Tita, if I will die, I want to wear my ‘sutana’...” Carlo is now wearing not just a “sutana” but a pure white clothes, with sparkling white wings and a bright halo while smiling down to us from heaven.

Carlo (third from left) with his friends who are also Knight of the Altar.
Requiem Carlo
I was upset...
You were absent since last week.
Your classmates said when I asked,
Appallingly you are sick.
Your mother’s letter arrived,
Informing us you’re in the hospital.
And surely will be fine,
To wear the smile you used to share.
Six days went by.
Still your desk is empty.
I’m now missing your hand in the air,
Wanting you to be noticed,
To stand,
And recite.
I know you really want to get well.
Really want to get well.
To be in school every day,
To play,
To laugh,
To interact,
To answer eagerly to my queries,
To brighten the day with us always.
Now I’m not upset anymore,
Yet you’re still not in my class.
I know I can’t hear your voice anymore,
So young,
So pure,
Like a melody.
I’m in a trance asking why
T’was so fast,
So abrupt,
Like a glance.
In my heart,
you’ll be cherished
Like a child.
In my mind,
you’ll be remembered
Like a song.
Do you really deserve it?
Just one sting
And you’re absent in my class

On Faith

I tell you the truth, if you have faith as small as a mustard seed, you can say to this mountain, “Move from here to there” and it will move. Nothing will be impossible for you”. –Matthew 17:20

Allow me to write a little about this topic, though I think I am not the most credible person to discuss on it. Yet in my simple experiences as a school paper adviser I am pretty sure that I have something to share to you.

Literally, I am not an obvious or a showy religious person, but in my heart, I am.

I truly believe that there is this good vibration I call it “divine energy” which is always with me wherever I go. As my mother used to tell me when I was a child, “don’t forget to utter any prayer, even a very short silent prayer like “ ‘God, you’re powerful so please help me’ in whatever you do”. And so I avidly do that in compliance to my kind and loving mother until it became an involuntary reaction of my brain in every endeavour of my life.

Let me tell you this personal anecdote for me is so real, so unique, so blissful and worth to be shared.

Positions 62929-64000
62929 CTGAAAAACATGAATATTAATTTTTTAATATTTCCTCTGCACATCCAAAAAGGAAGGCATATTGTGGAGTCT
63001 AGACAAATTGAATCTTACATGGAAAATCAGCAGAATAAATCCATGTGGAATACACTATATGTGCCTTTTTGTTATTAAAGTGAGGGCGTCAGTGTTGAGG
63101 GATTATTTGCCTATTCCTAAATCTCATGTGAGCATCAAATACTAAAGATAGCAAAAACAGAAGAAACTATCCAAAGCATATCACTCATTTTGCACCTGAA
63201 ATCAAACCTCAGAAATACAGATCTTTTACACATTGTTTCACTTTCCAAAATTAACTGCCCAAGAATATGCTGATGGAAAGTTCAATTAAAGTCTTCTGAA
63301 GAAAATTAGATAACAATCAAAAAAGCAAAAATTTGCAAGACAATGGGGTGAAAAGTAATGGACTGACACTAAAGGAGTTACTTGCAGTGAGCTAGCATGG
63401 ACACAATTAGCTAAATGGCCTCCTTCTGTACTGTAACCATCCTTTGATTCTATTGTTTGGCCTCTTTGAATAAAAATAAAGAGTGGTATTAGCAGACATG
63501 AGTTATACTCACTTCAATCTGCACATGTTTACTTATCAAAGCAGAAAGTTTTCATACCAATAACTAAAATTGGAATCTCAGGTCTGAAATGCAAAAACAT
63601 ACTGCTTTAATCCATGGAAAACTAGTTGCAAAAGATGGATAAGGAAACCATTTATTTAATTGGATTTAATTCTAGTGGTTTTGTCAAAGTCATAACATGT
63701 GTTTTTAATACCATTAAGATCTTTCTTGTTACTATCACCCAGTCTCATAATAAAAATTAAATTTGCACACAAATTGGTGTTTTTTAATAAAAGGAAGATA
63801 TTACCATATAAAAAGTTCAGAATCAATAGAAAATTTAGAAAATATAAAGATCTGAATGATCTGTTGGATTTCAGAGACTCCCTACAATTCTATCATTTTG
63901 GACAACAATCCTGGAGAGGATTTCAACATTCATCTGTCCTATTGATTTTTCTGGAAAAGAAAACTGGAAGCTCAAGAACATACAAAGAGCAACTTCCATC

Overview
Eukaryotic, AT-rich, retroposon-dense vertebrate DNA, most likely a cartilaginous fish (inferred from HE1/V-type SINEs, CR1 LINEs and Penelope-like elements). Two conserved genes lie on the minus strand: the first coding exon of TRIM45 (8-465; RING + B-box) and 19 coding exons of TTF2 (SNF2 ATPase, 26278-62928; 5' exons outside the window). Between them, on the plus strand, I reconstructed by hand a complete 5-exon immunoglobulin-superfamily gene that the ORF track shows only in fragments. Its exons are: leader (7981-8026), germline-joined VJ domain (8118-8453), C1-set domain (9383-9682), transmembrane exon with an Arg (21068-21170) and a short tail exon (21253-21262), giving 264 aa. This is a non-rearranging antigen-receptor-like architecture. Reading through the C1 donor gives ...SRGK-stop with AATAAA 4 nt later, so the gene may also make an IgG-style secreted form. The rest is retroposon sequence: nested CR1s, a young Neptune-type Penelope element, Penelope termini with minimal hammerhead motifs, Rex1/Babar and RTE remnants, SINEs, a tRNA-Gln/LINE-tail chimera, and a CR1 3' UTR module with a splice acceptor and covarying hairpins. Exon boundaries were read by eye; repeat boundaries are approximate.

During the 2008 National Schools Press Conference in Naga City, I know there is a positive power which is so strong and mystical, whispering me that I will not go home “zero” or in other word- a loser with my two school papers: The Central Point in English and Centreglipiks in Filipino and with my pupil contestant in photojournalism contest. Since I am a true-blue Bicolano from my hometown Albay before I came to Cavite to work as a teacher, I strongly believe that the Virgin of Penafrancia, the patroness saint of Naga City and of the Bicolanos will not fail my prayers to win.

Miracle of all miracles, the Virgin really granted my wishes. Both of my school papers won in the group contest and my pupil contestant’s name was also called as a winner in the category he has joined in.

I was more than overjoyed. I know that the Virgin of Penafrancia not only granted my petitions because I am a fellow Bicolano, but because I truly believe in myself. I was in seventh heaven during that moment. No material thing can equate with the happiness that I had. And I asked myself, why did it happen? But the answer is quiet clear, aside from the time we spent for thorough practice and the time we spent to publish our school organs and the talent and ideas we exerted to write credible articles and excellent photos - which others also did, I know my edge from them. I just have this so called STRONG FAITH in GOD ALMIGHTY and that is all.